1. There are going to be things you regret. Period. You will blow it, lose your temper, shirk your responsibility, shrug them off until tomorrow, hurt their feelings or make them feel bad about themselves. In short, you will sin against them not matter how hard you try not to.
2. You are not your mother. That could be good or bad. Perhaps you spent your childhood watching your mother slip deeper into mental illness. Perhaps your mother was infinitely patient and gentle. You are not her. Move on.
3. It's not personal; it's business. This Godfather quote is very appropriate. Your toddler isn't refusing to eat his food to piss you off. It's his job to decide what he likes and hates. He's handling that responsibility badly, but it's not got a thing in the world to do with you. Same goes with cleaning rooms, finding shoes, potty training, etc.
4. A good spanking is infinitely better than humiliation and shaming. They will forget the means of discipline if it is accompanied with love.
5. Stop. Stop what you are doing and make eye contact. That 60 seconds out of your day to stoop down, make eye contact and explain your expectations will make a lot of difference. To not do it will cost you more in the long run.
6. Pursue their hearts, not their behavior. Why is he having a meltdown? Why is she refusing to make eye contact? Why is he arguing? Any number of issues come to light when you pursue the heart. Maybe he's made an idol of those video games and needs you to step in between him and his idol, even though he'll get angry. Maybe she feels like you're not really listening to her, so why should she listen to you. When you want to kick them to the curb, stop and take a deep breath. Say a prayer and then dive into the murky water that is the soul of your child. Attempt to turn them towards the light.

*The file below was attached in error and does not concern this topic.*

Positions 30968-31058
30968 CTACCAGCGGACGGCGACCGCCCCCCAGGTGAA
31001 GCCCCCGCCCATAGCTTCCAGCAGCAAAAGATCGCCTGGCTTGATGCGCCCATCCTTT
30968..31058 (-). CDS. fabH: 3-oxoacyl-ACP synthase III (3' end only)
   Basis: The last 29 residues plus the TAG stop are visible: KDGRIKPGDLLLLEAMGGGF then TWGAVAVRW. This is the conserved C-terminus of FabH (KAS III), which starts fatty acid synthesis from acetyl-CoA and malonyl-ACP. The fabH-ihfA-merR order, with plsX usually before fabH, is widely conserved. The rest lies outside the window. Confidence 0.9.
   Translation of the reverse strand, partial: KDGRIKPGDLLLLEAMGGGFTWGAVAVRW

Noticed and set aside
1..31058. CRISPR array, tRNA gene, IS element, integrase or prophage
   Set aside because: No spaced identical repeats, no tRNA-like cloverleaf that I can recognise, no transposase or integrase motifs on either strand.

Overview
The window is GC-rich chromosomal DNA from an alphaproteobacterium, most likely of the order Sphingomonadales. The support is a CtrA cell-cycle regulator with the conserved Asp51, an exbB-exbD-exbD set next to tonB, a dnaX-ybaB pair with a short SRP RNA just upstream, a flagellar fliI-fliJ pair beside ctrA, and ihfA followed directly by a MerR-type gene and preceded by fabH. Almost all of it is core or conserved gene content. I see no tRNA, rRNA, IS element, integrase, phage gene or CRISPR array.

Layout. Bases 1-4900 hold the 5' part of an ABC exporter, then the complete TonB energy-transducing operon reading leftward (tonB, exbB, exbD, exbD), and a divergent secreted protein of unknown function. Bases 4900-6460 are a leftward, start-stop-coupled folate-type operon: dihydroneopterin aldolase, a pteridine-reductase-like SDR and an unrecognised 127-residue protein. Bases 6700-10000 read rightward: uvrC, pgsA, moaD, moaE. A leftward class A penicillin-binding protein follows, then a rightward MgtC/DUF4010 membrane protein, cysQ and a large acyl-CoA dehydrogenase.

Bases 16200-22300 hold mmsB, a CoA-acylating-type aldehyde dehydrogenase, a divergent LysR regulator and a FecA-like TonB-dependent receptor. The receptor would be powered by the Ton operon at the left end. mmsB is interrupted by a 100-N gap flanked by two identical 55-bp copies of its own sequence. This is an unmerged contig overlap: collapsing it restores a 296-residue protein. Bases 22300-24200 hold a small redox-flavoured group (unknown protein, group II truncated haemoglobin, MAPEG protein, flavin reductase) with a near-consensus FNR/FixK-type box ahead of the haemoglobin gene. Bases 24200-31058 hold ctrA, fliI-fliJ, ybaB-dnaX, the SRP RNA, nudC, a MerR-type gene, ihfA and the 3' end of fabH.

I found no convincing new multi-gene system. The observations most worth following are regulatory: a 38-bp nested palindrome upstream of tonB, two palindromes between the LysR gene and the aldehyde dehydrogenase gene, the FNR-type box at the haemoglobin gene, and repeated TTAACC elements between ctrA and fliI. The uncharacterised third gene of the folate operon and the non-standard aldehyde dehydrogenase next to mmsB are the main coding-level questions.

7. Pray. Pray. Pray. Repent. Repent. Repent. Pray for their hearts, for their understanding, for them to see their sin. Repent of your impatience, your selfishness, your false identities, your pride.
8. Believe. Believe. Believe. That God loves them more than you can imagine. That He works in them. That He saves them, not you. That He is patient with you, and that gives you the grace to be patient with them.
9. Enjoy them. Watch them. Never choose sleep over a conversation. Be their biggest fan.
10. They are themselves, not reflections of you. They are people, just like you are people. They have aversions, pet peeves, guilty pleasures, and individual thought processes. Preteens especially crave to be valued for themselves. Stop trying to change them. That sweet boy that you tried desperately to indoctrinate and make love classical music may just like dubstep better. That's okay. It doesn't mean you have failed. It means he's his own person... with bad taste in music. (I kid.)
All of these things can be summed up in one: Love them. Love them, for themselves, not for how they reflect on you. Open your heart to them. Pour your energy into them. Adore them. Be their champion. And go back and read number 1 again.